Guest Contributor | Mar 20, 2018 | 0
MVA Fund targets solvency by 2017
Deficit now only N$277 million
The MVA Fund plans to become solvent by the year 2017 according to a new five-year strategic plan which becomes operational next month.
The new strategy, which was approved by the MVA Fund board in December and signed by the line minister in January, will replace another five-year turn-around strategy which was due to end in 2016.
The 2011 turn-around strategy has been credited with improving the fund’s financial fortunes in the last three years. According to CEO Rosalia Martins-Hausiku, the fund’s finances have seen drastic improvements from a deficit of N$542 million in 2012 to N$277 million as at January 2014.
As part of the new strategy which becomes operational from 01 April 2014 to 31 March 2019,
the MVA Fund is seeking to achieve financial independence through eliminating its historical deficit.
Martins-Hausiku said this will be achieved by keeping the 47.7 cents fuel levy constant and through pursuing two additional sources of revenue.
These additional sources of funding are contained in a draft amendment bill of the MVA Fund Act of 2007 recently submitted to the Minister of Works and Transport. The amendments will see the introduction of surcharges on the annual registration of vehicles in the country and on foreign registered vehicles entering Namibia.
The amendments will also see the removal of the injury grant blamed for fraudulent claims.
“The injury grant may be considered as one of the reasons that induces people to inflate claims or exaggerate injuries as has been the case in some instances.
With its removal this will enhance the seamless administration of our claims process which is geared towards a complete ‘ no fault’ system that focuses on rehabilitation.
“Priority is being placed on rehabilitation of the injured and to get them back to work and school and independence.
This will have a direct positive impact on our medical and hospital costs, currently the highest cost drivers at the fund. Our sister funds in New Zealand and Australia have realized that by treating and rehabilitating people in the shortest possible time, lesser resources are spent on protracted medical treatment and people can return to work, which will also impact our Loss of Income payouts positively.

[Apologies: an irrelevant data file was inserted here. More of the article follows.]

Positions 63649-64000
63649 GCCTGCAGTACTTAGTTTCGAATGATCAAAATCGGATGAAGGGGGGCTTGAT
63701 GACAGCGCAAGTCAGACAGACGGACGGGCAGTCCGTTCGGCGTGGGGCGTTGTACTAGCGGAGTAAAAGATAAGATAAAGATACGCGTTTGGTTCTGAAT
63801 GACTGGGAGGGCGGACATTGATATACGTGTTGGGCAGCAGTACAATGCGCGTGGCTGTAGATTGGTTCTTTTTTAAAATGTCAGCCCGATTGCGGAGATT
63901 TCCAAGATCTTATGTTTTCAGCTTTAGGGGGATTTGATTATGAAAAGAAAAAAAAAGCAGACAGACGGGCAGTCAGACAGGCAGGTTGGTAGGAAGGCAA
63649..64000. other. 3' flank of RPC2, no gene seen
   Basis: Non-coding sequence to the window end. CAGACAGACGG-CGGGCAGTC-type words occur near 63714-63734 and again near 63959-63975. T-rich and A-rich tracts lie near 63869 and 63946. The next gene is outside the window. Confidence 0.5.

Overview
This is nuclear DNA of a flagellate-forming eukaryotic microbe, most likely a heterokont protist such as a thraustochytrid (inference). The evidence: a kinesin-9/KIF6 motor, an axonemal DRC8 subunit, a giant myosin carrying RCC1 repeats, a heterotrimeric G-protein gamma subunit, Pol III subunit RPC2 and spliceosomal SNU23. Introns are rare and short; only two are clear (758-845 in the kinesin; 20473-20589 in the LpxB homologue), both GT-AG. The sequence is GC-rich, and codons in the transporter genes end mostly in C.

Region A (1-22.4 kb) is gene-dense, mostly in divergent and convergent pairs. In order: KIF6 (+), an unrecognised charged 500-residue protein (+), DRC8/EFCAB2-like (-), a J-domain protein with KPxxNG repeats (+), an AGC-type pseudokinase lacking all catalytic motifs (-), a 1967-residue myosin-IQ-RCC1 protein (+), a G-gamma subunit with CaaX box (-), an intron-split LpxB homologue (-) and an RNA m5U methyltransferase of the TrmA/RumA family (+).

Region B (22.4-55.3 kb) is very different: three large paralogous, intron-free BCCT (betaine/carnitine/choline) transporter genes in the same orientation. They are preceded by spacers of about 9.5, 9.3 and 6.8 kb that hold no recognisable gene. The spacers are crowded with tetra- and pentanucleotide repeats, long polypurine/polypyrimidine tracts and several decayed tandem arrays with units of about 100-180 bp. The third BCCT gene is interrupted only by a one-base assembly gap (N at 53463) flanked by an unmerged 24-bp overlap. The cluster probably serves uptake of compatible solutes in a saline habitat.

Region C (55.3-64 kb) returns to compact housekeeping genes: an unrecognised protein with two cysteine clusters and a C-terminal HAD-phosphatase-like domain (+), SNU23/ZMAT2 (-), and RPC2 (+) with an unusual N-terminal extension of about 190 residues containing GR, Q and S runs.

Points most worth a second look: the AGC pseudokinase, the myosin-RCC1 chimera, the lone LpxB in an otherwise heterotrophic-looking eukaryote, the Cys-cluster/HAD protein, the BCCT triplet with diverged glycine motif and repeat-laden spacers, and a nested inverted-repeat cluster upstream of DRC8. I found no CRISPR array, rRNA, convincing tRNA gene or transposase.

Interestingly, the new amendments contain proposals for the abolition of limitations and exclusions currently applicable on passengers traveling at the back of pickups, without seat belts or overloaded vehicles.
The MVA Fund said it wants to move to a new “no fault based” system.
Under the current system, accident victims are compensated according to their level of culpability.
The more the contribution, the lesser the compensation the victim receives, but Martins-Hausiku said this system will go away completely under the proposed amendments.
“This may sound as contradicting our road safety focus, however, our experience over the years has shown that we are penalizing the innocent parties – the passengers who are amongst the vulnerable road users,” she said.
Martins-Hausiku said the fund is mindful of the challenges to its ambition of becoming solvent. Major challenges include the ever-increasing crash rate and their resultant severe injuries, which drives the fund’s medical and hospital costs. “The new trend which is a cause for concern, is the increase in the number of truck-related crashes, where one single crash claims an average of five lives.
This situation needs to be arrested immediately. We are working with the National Road Safety Council and other role players to improve this trend especially on the B1 road.
“Other challenges are shortages in emergency response services, be it personnel or ambulances, which in many cases delay treatment being administered at the most appropriate and in the shortest possible time.”